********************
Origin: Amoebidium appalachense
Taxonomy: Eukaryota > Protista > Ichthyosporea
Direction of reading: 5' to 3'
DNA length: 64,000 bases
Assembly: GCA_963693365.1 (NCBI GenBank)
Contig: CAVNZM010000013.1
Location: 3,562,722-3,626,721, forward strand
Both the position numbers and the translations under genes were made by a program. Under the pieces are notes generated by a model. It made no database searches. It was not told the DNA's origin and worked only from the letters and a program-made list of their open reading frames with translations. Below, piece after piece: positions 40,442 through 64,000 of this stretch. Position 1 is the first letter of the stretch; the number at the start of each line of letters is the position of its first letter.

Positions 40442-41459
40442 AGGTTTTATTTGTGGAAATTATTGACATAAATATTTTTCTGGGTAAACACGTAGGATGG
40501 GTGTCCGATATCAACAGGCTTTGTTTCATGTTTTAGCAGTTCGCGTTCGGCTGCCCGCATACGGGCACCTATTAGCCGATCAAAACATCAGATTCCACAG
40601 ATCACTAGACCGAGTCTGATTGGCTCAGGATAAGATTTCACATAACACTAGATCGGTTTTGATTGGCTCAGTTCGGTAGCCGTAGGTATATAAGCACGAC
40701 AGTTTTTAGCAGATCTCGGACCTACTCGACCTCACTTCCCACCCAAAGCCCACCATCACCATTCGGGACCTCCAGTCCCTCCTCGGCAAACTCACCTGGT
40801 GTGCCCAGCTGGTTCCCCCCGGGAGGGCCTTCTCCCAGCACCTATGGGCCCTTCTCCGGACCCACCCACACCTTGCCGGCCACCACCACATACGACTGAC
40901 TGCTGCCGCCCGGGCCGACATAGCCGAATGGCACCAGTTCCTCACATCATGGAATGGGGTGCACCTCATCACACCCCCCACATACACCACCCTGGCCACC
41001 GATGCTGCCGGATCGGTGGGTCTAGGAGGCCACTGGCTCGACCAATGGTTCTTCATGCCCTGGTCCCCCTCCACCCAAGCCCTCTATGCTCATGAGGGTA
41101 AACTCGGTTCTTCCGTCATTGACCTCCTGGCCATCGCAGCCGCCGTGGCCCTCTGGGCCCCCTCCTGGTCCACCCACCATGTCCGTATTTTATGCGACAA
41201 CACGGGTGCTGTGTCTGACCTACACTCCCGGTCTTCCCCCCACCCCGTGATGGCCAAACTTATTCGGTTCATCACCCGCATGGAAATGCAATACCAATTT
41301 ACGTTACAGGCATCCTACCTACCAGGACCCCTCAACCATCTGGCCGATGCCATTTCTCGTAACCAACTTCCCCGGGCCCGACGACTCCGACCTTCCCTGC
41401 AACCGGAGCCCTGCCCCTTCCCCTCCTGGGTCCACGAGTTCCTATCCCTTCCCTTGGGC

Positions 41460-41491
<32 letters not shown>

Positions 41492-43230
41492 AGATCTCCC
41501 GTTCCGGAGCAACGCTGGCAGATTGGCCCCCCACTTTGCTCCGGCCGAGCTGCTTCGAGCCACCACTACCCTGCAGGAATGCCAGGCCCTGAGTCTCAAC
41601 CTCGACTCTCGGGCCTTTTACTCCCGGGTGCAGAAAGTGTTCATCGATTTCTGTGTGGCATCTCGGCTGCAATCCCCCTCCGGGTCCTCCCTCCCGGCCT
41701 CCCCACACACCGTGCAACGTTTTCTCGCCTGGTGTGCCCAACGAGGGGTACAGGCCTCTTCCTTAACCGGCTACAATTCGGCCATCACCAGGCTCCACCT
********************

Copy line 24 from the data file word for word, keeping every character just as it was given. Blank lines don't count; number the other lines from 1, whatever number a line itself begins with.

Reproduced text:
41492 AGATCTCCC